As a matter of principle, Scoil Aoife Community National School opened its doors on Monday morning though it could have been excused for staying shut.
The approaches to the school, which is in the foothills of the Dublin Mountains, remain thick with snow banked on either side of the road.
School principal Stacey McAuley, her husband, the school caretaker and some of the teachers turned up at 7.30am to clear away the snow and dig a path from the front door to the school gate.
It was a small act of defiance against nature and against the vandals who destroyed the Lidl store directly opposite the school at Fortunestown Lane, Tallaght.
The store presented an apocalyptic sight on Monday morning after the now infamous attack when a gang commandeered a JCB on site to smash through the roof of the store and then loot it.
A digger was again in evidence on Monday, but this time clearing away the detritus of Friday evening’s raid. The roof is a tangled jumble of wooden slats and poles. The Lidl sign is hanging at an angle, the perimeter fence around it is boarded up.
The smashed-up supermarket presents quite the contrast with the school opposite which was opened only in September 2014. It’s just one of eight community national schools in the country.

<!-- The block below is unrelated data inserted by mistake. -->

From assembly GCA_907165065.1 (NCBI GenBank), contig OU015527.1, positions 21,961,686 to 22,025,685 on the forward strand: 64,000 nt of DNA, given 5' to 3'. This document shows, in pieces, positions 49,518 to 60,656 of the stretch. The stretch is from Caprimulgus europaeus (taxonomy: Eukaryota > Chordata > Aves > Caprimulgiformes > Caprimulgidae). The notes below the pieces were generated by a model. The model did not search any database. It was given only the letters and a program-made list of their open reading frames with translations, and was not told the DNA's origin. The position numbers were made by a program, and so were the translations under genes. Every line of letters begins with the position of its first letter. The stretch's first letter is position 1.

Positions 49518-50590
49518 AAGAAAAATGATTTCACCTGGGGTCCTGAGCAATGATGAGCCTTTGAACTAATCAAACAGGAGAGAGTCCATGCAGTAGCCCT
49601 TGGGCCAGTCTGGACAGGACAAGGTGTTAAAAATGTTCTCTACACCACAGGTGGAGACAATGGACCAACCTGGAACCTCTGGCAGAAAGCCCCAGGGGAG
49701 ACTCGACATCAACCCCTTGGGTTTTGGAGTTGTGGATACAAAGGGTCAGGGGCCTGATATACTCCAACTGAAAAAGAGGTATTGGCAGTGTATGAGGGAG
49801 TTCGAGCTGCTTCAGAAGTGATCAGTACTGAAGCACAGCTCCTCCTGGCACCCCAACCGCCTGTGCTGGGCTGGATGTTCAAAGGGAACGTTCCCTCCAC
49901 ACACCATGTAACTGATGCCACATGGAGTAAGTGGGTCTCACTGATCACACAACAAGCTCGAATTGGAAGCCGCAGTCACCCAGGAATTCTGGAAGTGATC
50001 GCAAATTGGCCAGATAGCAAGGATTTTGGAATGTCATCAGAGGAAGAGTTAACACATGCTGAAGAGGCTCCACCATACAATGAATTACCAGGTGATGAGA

Ms McAuley said when she complimented some of the junior infants on being brave enough to make it through the snow to school, one responded: “We’re very brave because we’re not crying that Lidl has been smashed up.”
Ms McAuley added: “What struck me most was the parents who contacted me over the weekend and who said, ‘I’m so embarrassed and so ashamed for my community.’
“That’s the kind of people who are here. It is so unfair that they are let down. One parent told me this morning that one of her neighbours was involved and she said it was disgusting.
“We have a lot of people here who are looking for a better life for their children. Most of our families here are forward thinking. They have chosen this school as a new beginning.”
The sense of vicarious disgust – that these looters did not represent the community from which they came – is palpable as people pass this Lidl on the way to CityWest which is now their nearest shopping centre. For locals, Lidl was not only their local supermarket, but their local convenience store.
The loss is keenly felt too because many worked in it. They will be redeployed, according to the company, but neither they nor the residents who shop there will have the convenience they used to have.
Around the corner from Lidl in Ard More Drive, residents were still shovelling the snow off their driveways on Monday afternoon. They came together on Sunday evening to clear the estate so they could go to work on Monday morning.
“There was four foot of snow,” said one resident who did not wish to be named. Her house backs on to Lidl and she saw and heard the commotion. The digger turned out of Lidl, brought down power lines and then turned into her estate pushing the supermarket safe in front of it like a child kicking a football down the street.